June 20, 2009
Inflatable Tower Into Space?
New Scientist has a report about a proposal to build an an inflatable tower into space.
Inflatable pneumatic modules already used in some spacecraft could be assembled into a 15-kilometre-high tower, say Brendan Quine, Raj Seth and George Zhu at York University in Toronto, Canada, writing in Acta Astronautica (DOI: 10.1016/j.actaastro.2009.02.018). If built from a suitable mountain top it could reach an altitude of around 20 kilometres, where it could be used for atmospheric research, tourism, telecoms or launching spacecraft.
Supposedly this is buildable from existing materials. Anyone think this could work?
Regards telecoms: My impression (correct me if I'm wrong) is that the spread of fiber optic cable and transmission rate increases of such cable makes satellite comm less important as compared to ground comm than used to be the case. Fiber optic cable is especially important for the internet because it offers lower latencies than satellites. People want their pages painted immediately.
What is the potential for a bigger space industry? The biggest potential I can see: cheap launch for a fleet of solar power satellites. Space manufacturing doesn't seem like a compelling benefit. It is far easier to do manufacturing down here. Whereas cheaper energy strikes me as far more valuable.
space manufacturing is actually a really compelling reason...there's tons of exotic materials that can only be made in zero gravity...particularly metal alloys featuring metals with different melting points/density/other properties...of specific interest: titalum, a superstrong, ultralight titanium/aluminum blend.
This does nothing for the real problem of getting into space: velocity.
What is far more interesting about static high altitude structures is that they can be used to generate electricity.
See the floating solar chimney for an example.
At 20km there is virtually no decrease in gravity - zero gravity manufacturing
would not work.
20 km is a bit less than 66,000 feet. It's slightly above Learjet cruising levels. It doesn't have much to do with space. On the other hand, if you could make e.g. a long, tough balloon with an opening down the center and use compressed air to shove a cheap pressure-fed rocket out the end of it at 20 km up and several hundred MPH vertical speed, it could make access to space quite a bit cheaper and easier. A rocket running 100 PSIA chamber pressure at that altitude can have roughly the same expansion ratio as a rocket running 1600 PSIA chamber pressure at sea level, plus rather light tankage and no turbopumps—not a trivial advantage.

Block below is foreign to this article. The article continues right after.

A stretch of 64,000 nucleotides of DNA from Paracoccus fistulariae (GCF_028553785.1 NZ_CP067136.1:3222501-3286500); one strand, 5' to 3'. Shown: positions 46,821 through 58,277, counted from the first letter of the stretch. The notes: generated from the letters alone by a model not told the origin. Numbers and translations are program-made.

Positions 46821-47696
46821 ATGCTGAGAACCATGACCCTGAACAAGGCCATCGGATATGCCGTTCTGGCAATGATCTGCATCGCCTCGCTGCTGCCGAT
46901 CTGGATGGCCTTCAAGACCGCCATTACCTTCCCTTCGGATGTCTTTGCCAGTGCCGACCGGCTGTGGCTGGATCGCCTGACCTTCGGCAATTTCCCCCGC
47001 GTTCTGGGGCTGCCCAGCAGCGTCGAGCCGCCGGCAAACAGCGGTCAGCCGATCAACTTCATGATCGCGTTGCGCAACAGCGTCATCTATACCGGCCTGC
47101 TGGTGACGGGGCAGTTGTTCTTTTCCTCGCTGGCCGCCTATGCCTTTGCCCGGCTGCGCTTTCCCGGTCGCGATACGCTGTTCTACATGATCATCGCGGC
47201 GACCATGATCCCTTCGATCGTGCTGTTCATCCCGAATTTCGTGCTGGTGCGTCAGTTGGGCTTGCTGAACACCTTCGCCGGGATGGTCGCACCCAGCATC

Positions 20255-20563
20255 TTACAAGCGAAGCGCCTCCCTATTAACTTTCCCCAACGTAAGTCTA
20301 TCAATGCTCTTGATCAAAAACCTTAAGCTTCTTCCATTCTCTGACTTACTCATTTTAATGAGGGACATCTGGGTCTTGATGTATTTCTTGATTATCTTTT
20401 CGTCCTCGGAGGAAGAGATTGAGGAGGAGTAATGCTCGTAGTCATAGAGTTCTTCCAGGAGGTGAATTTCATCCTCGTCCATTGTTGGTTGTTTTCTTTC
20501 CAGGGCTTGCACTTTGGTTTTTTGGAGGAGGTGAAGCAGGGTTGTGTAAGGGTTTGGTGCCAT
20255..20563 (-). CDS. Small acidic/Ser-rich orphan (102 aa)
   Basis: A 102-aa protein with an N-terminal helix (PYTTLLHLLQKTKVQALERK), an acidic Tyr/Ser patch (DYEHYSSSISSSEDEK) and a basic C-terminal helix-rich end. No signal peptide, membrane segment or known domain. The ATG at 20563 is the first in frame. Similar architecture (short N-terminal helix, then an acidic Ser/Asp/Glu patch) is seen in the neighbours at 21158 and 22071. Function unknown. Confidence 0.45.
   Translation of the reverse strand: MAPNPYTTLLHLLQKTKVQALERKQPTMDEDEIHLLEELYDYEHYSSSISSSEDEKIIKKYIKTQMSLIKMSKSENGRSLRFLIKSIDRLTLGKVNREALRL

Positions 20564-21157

"At 20km there is virtually no decrease in gravity - zero gravity manufacturing
would not work."
Nah, the idea isn't to do the manufacturing at the top of the tower. It's just to use the tower so that you can launch your rockets above most of the atmosphere. Having to operate at widely different atmospheric pressures limits rocket engine performance, and you can consume quite a bit of fuel coping with air resistance.
Launching at 60,000 feet will make getting to orbit a lot easier than just the mere height difference would suggest, because of those factors.
Imagine such a tower built to 200 km, like the authors propose! I haven't seen many Lear jets cruising at that altitude.
Brian Wang suggests using such towers as supports for J. Storrs Hall's space pier concept. A space pier at 200 km could sport an electromagnetic accelerator for routine launches into orbit for humans and material.
Just like that the cost of space development becomes affordable.
Long term benefits to humanity from cheap access to space are a million times more than from Obama's health care plan, and would cost less.
We'll also eventually start running out of easily accessible strategic materials, which are abundant in asteroids.
In addition, space would be an excellent place to relocate our most hazardous and polluting industrial processes. Confining nanotech assemblers to space -- while shipping down the end products -- might also be a sensible precaution.